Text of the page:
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The Economic Impact of Immigrant-Related Local Ordinances

The Economic Impact of Immigrant-Related Local Ordinances
Source: The Americas Society

From the publication page:

This Americas Society white paper provides the first comparative look at the average economic effects of how restrictive versus non-restrictive immigration-related city ordinances affect a city’s business environment. In a context of high unemployment and lackluster business growth, along with rising anxieties regarding immigration in the United States, we believe it essential to provide a better understanding of how policies that seek to restrict immigration and those that support more flexible approaches affect the economies of communities across the country.

Download the PDF of the white paper
Access an appendix of sources for city ordinances (PDF)

New Working Papers from the NBER

The Financial Crisis and the Well-Being of Americans
by Angus S. Deaton
Abstract; PDF

The Effects of Changes in Women’s Labor Market Attachment on Redistribution Under the Social Security Benefit Formula
by Alan L. Gustman, Thomas L. Steinmeier, Nahid Tabatabai
Abstract; PDF

Does Widowhood Explain Gender Differences in Out-of-Pocket Medical Spending Among the Elderly?

by Gopi Shah Goda, John B. Shoven, Sita Nataraj Slavov
Abstract; PDF

Racial Discrimination in the Labor Market: Theory and Empirics
by Kevin Lang, Jee-Yeon K. Lehmann
Abstract; PDF

Insuring Long Term Care In the US
by Jeffrey Brown, Amy Finkelstein
Abstract; PDF

Does Head Start Do Any Lasting Good?
by Chloe Gibbs, Jens Ludwig, Douglas L. Miller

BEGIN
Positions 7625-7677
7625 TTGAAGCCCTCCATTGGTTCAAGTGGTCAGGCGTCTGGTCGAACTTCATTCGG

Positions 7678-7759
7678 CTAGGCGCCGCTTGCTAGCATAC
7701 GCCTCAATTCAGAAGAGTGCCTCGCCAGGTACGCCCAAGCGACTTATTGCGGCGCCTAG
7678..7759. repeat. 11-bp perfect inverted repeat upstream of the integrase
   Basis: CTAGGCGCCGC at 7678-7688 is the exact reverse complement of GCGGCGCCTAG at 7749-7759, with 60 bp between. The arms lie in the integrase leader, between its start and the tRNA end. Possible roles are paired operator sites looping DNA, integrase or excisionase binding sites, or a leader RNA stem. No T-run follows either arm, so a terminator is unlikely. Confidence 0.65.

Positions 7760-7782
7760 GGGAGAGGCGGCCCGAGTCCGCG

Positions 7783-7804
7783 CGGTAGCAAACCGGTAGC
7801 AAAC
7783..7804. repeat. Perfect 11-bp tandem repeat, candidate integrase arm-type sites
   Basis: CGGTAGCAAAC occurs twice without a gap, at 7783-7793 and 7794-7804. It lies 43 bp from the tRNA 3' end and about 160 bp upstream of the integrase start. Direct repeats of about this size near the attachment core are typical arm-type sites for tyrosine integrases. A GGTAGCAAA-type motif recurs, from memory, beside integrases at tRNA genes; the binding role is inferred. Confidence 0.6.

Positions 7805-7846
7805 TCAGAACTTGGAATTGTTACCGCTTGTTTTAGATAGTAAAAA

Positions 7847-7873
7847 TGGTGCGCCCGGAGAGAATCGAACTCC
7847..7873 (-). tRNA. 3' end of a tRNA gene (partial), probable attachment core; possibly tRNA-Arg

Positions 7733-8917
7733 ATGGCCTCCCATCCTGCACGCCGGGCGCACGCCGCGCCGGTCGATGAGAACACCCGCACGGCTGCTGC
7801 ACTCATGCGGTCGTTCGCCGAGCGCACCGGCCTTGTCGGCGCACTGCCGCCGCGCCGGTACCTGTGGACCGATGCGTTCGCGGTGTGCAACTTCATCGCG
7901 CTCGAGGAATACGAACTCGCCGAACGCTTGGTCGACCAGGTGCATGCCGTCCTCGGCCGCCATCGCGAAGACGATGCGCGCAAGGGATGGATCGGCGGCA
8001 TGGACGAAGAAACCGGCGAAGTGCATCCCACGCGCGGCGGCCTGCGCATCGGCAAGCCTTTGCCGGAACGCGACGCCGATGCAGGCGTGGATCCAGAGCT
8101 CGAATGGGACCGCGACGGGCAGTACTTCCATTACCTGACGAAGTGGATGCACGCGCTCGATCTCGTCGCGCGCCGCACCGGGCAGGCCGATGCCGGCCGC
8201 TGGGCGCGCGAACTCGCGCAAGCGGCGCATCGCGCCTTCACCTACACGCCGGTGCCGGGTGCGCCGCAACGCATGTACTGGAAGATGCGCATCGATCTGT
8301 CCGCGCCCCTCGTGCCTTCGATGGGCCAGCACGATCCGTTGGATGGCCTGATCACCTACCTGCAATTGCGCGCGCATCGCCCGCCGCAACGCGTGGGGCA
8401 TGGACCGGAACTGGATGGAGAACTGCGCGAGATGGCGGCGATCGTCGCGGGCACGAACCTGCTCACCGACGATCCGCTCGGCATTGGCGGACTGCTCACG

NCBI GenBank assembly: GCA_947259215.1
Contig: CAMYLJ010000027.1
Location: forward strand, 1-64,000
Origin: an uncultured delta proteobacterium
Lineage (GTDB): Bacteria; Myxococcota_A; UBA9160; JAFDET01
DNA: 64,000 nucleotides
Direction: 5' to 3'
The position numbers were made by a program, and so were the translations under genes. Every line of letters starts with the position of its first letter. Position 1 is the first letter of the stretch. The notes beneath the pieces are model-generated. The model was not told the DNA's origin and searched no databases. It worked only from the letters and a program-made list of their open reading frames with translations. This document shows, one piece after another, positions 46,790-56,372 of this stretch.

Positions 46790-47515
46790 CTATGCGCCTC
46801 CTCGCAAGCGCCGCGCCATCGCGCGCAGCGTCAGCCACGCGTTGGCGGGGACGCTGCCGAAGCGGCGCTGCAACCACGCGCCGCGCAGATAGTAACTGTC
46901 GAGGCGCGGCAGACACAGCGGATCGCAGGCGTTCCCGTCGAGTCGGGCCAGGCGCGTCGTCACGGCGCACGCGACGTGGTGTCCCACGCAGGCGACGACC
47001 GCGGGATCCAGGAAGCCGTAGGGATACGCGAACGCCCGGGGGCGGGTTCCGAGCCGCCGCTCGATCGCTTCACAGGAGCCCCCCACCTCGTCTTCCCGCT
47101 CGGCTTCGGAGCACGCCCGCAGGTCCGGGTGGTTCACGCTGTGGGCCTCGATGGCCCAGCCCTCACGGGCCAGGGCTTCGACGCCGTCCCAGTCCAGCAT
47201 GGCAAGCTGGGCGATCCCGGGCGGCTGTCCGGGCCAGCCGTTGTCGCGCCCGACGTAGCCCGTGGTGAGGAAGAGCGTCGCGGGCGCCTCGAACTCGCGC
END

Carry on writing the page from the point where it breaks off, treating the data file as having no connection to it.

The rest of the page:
Abstract; PDF

Gender Discrimination in Job Ads: Theory and Evidence

by Peter J. Kuhn, Kailing Shen
Abstract; PDF

Deterrence and the Death Penalty: Partial Identification Analysis Using Repeated Cross Sections
by Charles F. Manski, John V. Pepper
Abstract; PDF

Slum Clearance and Urban Renewal in the United States
by William J. Collins, Katharine L. Shester
Abstract; PDF

Substitution Between Immigrants, Natives, and Skill Groups
by George J. Borjas, Jeffrey Grogger, Gordon H. Hanson
Abstract; PDF

Racial Disparities in Job Finding and Offered Wages

by Roland G. Fryer, Jr, Devah Pager, Joerg L. Spenkuch
Abstract; PDF

Do Stronger Age Discrimination Laws Make Social Security Reforms More Effective?
by David Neumark, Joanne Song
Abstract; PDF

The Geographic Accessibility of Child Care Subsidies and Evidence on the Impact of Subsidy Receipt on Childhood Obesity
by Chris M. Herbst, Erdal Tekin
Abstract; PDF

Evidence on the Efficacy of School-Based Incentives for Healthy Living
by Harold E. Cuffe, William T. Harbaugh, Jason M. Lindo, Giancarlo Musto, Glen R. Waddell
Abstract; PDF

Impatience, Incentives, and Obesity
by Charles J. Courtemanche, Garth Heutel, Patrick McAlvanah
Abstract; PDF

House Prices and Birth Rates: The Impact of the Real Estate Market on the Decision to Have a Baby
by Lisa J. Dettling, Melissa Schettini Kearney
Abstract; PDF

Creating “No Excuses” (Traditional) Public Schools: Preliminary Evidence from an Experiment in Houston
by Roland G. Fryer, Jr
Abstract; PDF

The Wage Effects of Offshoring: Evidence from Danish Matched Worker-Firm Data
by David Hummels, Rasmus Jorgensen, Jakob R. Munch, Chong Xiang
Abstract; PDF

General Education, Vocational Education, and Labor-Market Outcomes over the Life-Cycle
by Eric A. Hanushek, Ludger Woessmann, Lei Zhang
Abstract; PDF

Fathers and Youth’s Delinquent Behavior
by Deborah A. Cobb-Clark, Erdal Tekin
Abstract; PDF

The Disappearing Gender Gap: The Impact of Divorce, Wages, and Preferences on Education Choices and Women’s Work

by Raquel Fernandez, Joyce Cheng Wong
Abstract; PDF

Identification and Inference with Many Invalid Instruments
by Michal Kolesar, Raj Chetty, John N. Friedman, Edward L. Glaeser, Guido W. Imbens
Abstract; PDF

Agricultural Policy, Migration, and Malaria in the 1930s United States
by Alan Barreca, Price V. Fishback, Shawn Kantor
Abstract; PDF

Teaching Practices and Social Capital
by Yann Algan, Pierre Cahuc, Andrei Shleifer
Abstract; PDF

Allocating Time: Individuals’ Technologies, Household Technology, Perfect Substitutes, and Specialization